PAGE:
Regardless of whether you’re architecting new services or preparing to migrate your workloads – choosing the proper underlying nodes size can make or break your experience with this amazing tool. Here are some key points you should pay attention to.
Every Kubernetes cluster has only as much computing capacity as the nodes it consists of, minus the overhead. It might seem that the only metric you should pay attention to is the combined amount of CPU and memory they provide. While this is true in general, there are some important points to keep in mind.
As Kubernetes nodes are often used in context of autoscaling in might be tempting intitially to use the smallest granularity unit. As mentioned, however, there is a cost to running a Kubernetes node. For this reason alone you should refrain from using the weakest nodes – it makes no sense to spin up a node that only handles the Kubernetes internals with very little room for user-space apps. Picking a bigger also node makes the operating overhead smaller comparatively to our cluster size. Although you don’t want the biggest nodes either as it makes controlling costs very difficult – just imagine having a granularity of 128 CPUs.
Then there’s also the availability aspect. Having more nodes means the workloads may be more evenly distributed. Especially replicated services benefit from having smaller nodes as in case of a failure only a smaller portion of the service gets affected. I’m not going to delve deep into availability concerns in this post as this is something that’s usually defined as part of the business strategy.
But let us return to the cost aspect – in practice, there is always going to be a trade-off between unused capacity and capacity wasted on operating the cluster. The overhead will increase or decrease depending on how many additional apps you are running on each node – usually centered around monitoring. For the sake of this article let’s assume an 8 CPU node with 32GB memory strikes a good balance for powering a general purpose cluster. Will it be able to run any workload combination that uses less than 32GB memory in total1? Most of them, yes – but not any. As it turns out there are some more caveats.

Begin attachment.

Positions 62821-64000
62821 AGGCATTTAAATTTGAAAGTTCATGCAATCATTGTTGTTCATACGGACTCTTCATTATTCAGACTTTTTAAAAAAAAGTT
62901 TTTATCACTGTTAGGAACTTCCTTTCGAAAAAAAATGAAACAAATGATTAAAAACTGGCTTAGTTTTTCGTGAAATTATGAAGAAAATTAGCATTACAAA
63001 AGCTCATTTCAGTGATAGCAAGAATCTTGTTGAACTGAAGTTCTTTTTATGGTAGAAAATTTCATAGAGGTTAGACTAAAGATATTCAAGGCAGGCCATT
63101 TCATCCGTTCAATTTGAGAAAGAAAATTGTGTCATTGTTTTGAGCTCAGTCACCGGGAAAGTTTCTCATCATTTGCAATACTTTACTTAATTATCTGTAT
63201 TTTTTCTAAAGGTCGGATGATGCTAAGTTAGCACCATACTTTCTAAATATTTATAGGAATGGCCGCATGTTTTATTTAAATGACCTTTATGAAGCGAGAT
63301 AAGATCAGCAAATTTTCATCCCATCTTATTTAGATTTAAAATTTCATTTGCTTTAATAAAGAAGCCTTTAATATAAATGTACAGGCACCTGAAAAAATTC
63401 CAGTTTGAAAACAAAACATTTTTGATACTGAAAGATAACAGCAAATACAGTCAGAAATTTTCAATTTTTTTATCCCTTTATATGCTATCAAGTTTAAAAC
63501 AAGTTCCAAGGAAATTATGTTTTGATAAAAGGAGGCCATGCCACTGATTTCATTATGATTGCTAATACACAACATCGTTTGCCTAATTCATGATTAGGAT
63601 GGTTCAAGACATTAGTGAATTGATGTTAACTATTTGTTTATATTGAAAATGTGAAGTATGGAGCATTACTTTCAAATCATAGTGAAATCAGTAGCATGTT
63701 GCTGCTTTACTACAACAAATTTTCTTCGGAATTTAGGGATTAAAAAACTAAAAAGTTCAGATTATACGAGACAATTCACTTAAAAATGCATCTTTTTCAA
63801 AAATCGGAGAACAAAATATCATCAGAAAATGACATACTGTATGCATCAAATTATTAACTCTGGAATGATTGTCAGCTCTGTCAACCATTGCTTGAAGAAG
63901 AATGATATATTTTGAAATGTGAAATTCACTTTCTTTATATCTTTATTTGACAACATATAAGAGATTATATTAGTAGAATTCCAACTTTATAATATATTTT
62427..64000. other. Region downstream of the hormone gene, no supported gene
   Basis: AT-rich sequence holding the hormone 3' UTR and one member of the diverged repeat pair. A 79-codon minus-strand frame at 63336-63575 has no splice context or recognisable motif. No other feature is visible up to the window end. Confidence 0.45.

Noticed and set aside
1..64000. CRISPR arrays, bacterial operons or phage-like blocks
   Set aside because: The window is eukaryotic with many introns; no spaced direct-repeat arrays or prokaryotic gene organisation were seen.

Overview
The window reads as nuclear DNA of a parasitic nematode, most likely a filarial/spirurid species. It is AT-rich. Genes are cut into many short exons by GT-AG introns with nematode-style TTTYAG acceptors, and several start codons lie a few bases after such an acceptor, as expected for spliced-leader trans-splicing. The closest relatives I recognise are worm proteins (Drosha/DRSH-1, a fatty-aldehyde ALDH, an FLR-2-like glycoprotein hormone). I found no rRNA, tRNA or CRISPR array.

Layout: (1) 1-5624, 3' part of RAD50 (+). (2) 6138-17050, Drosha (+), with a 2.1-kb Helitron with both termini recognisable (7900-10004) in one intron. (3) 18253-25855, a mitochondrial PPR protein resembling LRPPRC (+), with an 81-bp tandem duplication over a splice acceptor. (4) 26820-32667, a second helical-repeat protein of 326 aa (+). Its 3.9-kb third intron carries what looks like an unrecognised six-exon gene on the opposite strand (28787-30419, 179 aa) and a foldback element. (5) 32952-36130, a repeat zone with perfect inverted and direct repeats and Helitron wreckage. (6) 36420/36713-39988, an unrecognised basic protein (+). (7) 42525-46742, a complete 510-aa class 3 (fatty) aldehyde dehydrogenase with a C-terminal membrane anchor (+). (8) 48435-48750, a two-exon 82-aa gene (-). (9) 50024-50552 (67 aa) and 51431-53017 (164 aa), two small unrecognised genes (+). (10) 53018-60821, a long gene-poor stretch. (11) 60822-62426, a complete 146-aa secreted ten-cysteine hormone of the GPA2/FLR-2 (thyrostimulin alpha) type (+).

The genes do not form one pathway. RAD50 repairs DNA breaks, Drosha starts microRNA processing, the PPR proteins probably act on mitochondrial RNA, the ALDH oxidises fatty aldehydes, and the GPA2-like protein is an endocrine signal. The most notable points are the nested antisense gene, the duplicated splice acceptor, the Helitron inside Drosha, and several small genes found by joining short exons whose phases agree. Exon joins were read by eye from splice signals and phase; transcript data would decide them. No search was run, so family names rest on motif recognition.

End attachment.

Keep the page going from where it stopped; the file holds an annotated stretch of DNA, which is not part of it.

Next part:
Every node has a certain capacity in terms of how many pods it can run. Let’s say you wanted to run a larger number of very light pods, each requiring 256MB of memory. In theory that should give us a little over 120 pods per node. But then Real World kicks in. An example? Almost all AWS (Amazon Web Services) nodes that have 8 CPUs available can only assign 60 IP addresses. Since each pod requires to be IP-addressable that effectively limits our capacity by 50%. One might conclude saying it’s just yet another limitation to be mindful of. And such a statement would’ve been correct under the assumption that the IP address space scaled linearly – which to be honest feels more natural. But a 16 CPU node can actually assign 240 IP addresses. And so can a node with 32 and 48 CPUs.
Apart from the hard limits dictated by your cloud provider there are also guidelines by the Kubernetes community. They include some real numbers backed by load tests as to what to numbers to pick in order to ensure stable cluster operation. In this case, running more than 100 pods per node is discouraged, due to the bookkeeping overhead it generates. But like I said, it’s just a guideline. If you test that this configuration works for you – it works for you.
At v1.17, Kubernetes supports clusters with up to 5000 nodes. More specifically, we support configurations that meet all of the following criteria:
- No more than 5000 nodes
- No more than 150000 total pods
- No more than 300000 total containers
- No more than 100 pods per node
– Building large clusters – kubernetes.io
The key takeaway here is to be mindful of both your workloads and the underlying provider that supplies the nodes – while keeping in mind the limitations inherent to computing at scale.
Cloud provider limitations
Another instance of such a limitation is the ability to attach volumes or network devices.
In particular, running pods that require access to block storage (such as EBS on AWS) will restrict our capacity to around 30 pods (in theory)2. However, this limit is also used by the network devices so we end up trading between disk and network capacity.
However, the very same setup on GCP (Google Cloud Platform) wouldn’t have caused issues with the number of volume attachments as it can accomodate up to 128 volumes in most cases3.
Whatever your setup may be make sure to consult the documentation of your Cloud Provider do the math before deploying. Having multiple capacity dimensions can lead to scheduling failures that are often unobvious for the untrained eye. Also, make sure to do some load tests if you happen not to fall within the limits suggested by the Kubernetes community.
CPU omitted since it can throttle – memory can’t ↩︎
see Instance Type Limits on AWS ↩︎
see Machine Types on GCP ↩︎